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Kraft Breakup: Buy-Side Not Enthused


Management tells investors it will get better returns by concentrating its focus on fewer businesses. At Kraft, that just doesn't wash.

When I first heard that Kraft (KFT) was breaking into an international confection and snack company and a US middle-of-grocery store company, I yawned. Here is why.

I am no fan of conglomerates. As an inexperienced analyst, I was on a field trip to Hollywood, where Transamerica management was giving a sort of sideshow for the company's other businesses at its movie studio. I cannot remember all of the other businesses, which were financial, but they included life insurance and leasing. After the presentation I got on the bus with the other analysts to go to the next studio and heard them grumbling about the presentation. They could not understand it.

My first thought was "What on earth is the problem here?" I followed media-entertainment and all of the financial-related stocks. The presentation was fine by me. Then I looked around the bus and it hit me that there were only two other analysts from these relatively large institutions who I would see at financial conferences. Hmmmm! I guess Transamerica will never get the valuation it might deserve from our crew, whether it runs all of the businesses well or not. I never recommended the stock to my portfolio managers because of that, but I also did not keep an eye on it so that I could make money by buying it for the breakup.

Some years later I saw that the infamous Gulf & Western conglomerate had taken a first step to breaking itself up. It was still complicated, but it had The Associates, a finance company; a publishing business; and other consumer businesses, which I had started following. I remembered Transamerica and got on board with Gulf & Western. It was some of the easiest money I ever made.

The larger institutions, which tend to make the markets for the large-capitalization stocks, generally specialize by sector, which was why many of the analysts referred to above could not come to grips with Transamerica. The consumer-related stocks area is large. The medium and medium-to-large institutions generally have analysts who only follow mid- and large-capitalization consumer companies. The largest institutions generally have one analyst for consumer staples and another for consumer discretionary companies. This creates a good knowledge of the companies' businesses, generally.

An exception was with Sara Lee (SLE) spinning off its nonfood consumer businesses. One of them was Coach (COH), which is now worth more than its onetime parent and was not being given credit for its growth potential. Owning Coach from its spinoff would have made you a lot of money, and the spinoff was a good move by Sara Lee. When it was spun off, it was a relatively small-capitalization stock. Without the knowledge that professional women over the next decade were going to go wild spending money on handbags, analysts would tend not to look at the company either when it was part of Sara Lee or after the spinoff, when it became part of the purview of a small-capitalization team at most institutions. But the bottom line is this was a completely consumer-oriented situation that fell through the cracks of how institutional investment analysis is done.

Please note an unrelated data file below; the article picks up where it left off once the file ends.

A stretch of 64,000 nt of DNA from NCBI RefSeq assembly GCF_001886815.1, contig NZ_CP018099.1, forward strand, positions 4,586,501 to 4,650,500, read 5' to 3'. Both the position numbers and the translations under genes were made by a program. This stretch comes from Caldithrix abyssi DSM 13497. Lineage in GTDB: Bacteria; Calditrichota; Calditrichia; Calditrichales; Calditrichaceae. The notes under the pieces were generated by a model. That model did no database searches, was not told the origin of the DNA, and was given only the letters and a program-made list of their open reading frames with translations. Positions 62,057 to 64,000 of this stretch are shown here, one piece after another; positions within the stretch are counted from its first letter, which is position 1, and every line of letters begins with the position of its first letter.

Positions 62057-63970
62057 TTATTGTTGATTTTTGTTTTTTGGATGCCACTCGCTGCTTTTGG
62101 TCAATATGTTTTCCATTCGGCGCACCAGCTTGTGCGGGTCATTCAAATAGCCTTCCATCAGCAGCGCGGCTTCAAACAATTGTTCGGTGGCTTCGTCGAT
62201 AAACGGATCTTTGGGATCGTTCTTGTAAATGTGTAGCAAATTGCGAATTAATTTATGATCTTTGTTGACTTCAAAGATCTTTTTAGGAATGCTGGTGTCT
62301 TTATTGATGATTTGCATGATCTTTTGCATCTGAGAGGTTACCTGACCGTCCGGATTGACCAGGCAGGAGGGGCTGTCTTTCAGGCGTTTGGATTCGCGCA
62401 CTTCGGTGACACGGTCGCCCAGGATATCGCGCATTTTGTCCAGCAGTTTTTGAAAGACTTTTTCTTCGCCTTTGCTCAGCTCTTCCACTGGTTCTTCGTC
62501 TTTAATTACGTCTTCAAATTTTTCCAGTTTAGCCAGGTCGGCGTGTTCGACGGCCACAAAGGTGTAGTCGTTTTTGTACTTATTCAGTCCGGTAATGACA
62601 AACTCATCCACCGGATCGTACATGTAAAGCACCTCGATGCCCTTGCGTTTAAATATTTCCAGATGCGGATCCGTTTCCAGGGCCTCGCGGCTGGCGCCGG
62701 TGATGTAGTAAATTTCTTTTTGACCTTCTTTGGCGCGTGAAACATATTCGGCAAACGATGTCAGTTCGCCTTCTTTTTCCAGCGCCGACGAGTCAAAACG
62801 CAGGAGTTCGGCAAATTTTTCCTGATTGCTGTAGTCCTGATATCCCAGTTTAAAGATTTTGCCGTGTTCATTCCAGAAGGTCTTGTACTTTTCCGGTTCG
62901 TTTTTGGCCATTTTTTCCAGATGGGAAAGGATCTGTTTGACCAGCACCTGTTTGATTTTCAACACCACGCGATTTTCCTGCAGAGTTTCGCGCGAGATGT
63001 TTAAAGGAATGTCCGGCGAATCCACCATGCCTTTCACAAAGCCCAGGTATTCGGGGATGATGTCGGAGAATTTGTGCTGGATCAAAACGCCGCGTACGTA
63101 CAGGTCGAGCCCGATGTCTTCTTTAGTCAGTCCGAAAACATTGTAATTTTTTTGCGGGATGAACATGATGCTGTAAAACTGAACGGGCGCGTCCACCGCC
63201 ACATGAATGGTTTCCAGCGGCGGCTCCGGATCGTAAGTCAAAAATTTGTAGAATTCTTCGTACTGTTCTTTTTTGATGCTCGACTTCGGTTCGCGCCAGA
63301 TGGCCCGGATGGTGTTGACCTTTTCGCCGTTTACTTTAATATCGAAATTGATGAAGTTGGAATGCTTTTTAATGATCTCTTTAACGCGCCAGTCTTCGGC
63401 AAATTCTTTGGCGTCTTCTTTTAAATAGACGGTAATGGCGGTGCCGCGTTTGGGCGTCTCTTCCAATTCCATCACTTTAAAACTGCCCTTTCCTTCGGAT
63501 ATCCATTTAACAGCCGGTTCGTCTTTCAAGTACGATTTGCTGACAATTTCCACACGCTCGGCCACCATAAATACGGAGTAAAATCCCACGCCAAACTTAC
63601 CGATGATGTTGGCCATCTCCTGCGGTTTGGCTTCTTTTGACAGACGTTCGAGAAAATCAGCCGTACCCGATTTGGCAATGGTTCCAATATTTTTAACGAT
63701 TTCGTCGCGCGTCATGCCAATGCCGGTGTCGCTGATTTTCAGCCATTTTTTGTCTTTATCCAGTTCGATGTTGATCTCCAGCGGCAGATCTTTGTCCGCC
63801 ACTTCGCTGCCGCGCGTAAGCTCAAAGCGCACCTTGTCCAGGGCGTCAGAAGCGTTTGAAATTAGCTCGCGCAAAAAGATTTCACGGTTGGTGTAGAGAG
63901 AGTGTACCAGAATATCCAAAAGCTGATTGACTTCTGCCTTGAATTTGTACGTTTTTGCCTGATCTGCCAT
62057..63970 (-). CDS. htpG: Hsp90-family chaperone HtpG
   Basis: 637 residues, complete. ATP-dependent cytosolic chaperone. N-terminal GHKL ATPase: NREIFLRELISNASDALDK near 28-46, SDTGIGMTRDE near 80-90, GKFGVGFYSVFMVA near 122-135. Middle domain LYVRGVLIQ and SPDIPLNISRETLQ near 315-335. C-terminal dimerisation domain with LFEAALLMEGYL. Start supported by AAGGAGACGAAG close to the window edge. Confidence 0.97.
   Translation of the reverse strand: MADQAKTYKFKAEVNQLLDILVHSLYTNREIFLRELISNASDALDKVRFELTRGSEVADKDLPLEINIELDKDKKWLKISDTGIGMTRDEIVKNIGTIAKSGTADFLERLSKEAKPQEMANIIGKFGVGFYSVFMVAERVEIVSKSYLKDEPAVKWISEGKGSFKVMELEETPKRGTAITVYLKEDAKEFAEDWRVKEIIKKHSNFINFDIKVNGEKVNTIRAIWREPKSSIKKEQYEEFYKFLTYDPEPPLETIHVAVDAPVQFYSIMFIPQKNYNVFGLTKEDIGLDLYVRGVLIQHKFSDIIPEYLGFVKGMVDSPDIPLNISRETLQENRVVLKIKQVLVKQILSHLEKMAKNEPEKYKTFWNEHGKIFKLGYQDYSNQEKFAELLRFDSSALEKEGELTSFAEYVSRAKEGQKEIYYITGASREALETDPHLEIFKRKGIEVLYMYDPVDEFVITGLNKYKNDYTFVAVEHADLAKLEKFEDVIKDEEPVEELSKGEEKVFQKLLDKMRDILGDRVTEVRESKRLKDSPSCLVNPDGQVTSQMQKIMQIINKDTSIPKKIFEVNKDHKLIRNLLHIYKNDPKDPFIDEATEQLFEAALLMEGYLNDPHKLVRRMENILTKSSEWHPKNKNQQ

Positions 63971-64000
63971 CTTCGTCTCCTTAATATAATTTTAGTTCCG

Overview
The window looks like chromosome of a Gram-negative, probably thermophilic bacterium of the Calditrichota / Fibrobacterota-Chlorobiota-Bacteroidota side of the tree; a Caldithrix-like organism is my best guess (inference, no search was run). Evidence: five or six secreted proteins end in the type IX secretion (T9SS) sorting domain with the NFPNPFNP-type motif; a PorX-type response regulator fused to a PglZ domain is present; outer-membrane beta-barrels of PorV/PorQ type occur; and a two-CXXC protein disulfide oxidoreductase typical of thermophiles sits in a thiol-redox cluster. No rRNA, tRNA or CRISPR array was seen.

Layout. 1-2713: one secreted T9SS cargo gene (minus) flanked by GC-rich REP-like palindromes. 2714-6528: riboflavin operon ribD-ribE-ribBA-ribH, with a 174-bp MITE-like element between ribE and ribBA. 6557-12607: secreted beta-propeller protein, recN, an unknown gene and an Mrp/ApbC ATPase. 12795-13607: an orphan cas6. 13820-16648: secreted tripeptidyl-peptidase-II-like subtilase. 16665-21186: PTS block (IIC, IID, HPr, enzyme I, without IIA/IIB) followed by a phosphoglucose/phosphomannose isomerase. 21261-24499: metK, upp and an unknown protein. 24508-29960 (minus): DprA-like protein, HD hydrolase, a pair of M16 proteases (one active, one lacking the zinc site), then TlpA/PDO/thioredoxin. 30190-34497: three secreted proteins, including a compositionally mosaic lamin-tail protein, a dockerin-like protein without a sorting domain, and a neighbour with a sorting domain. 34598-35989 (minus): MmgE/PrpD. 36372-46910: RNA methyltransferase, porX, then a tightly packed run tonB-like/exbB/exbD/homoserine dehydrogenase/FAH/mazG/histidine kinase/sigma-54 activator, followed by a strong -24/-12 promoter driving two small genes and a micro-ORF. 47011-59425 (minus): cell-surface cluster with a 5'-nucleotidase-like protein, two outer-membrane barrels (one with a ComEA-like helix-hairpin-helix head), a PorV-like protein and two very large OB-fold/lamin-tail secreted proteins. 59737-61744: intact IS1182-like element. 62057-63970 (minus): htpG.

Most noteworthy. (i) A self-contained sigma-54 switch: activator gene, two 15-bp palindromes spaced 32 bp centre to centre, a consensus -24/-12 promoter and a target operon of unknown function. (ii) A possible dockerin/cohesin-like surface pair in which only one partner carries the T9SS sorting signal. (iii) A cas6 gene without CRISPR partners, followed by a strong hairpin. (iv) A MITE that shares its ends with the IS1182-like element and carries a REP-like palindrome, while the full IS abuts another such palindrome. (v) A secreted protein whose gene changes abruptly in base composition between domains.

Drilling down into further specialization, we have the Kraft situation. Does it make sense to split into two companies? The answer is absolutely not. Are there any analytical cracks to slip through? No. This is one of the largest and best analyzed consumer companies in the world. It is known well by all analysts who follow consumer staples stocks. When it splits up, both companies will still be large-capitalization companies followed by the very same analysts who followed the prior single company for years. The normalized earnings of both companies will be known. The present values of the future earnings streams will just be divided up into the two companies.

The way that the investment bankers probably sold this to management and the board of directors goes something like this: We can promote the higher growth international confectionary/snack food piece to growth stock portfolio managers, who are not as smart as value stock managers (which, I admit, is generally, but not always, true) and who will overvalue the earnings growth rate and its duration. A related promotion might be that the consumer staples analysts are ignorant enough that we can get them to do the same thing for the confection/snack international focused company.

Besides getting fees for investment bankers, I believe that there was allure for management, which has been under pressure from the investment community for higher earnings growth and a higher stock price. (I actually do not believe that they have done a bad job. It's just a bad food company environment.)

The reality is that estimating the long-term growth of sales and profitability of chocolate is as equally mundane a part of the analyst's job as is estimating the future of domestic cheese. These analysts have had to do it for Hershey (HSY), Cadbury, Wrigley, and Philip Morris (PM) for years. And the growth rate differential is not enough to get the higher growth company on the radar screens of growth stock portfolio managers.

Management can tell investors that it can get better returns by concentrating management focus on fewer businesses. That does not wash. Kraft is not resource constrained in any way. It has the money to pay lots of good executives to run all of its businesses in whatever manner is best for shareholders. They are all food businesses that the company has been in for years.
No positions in stocks mentioned.
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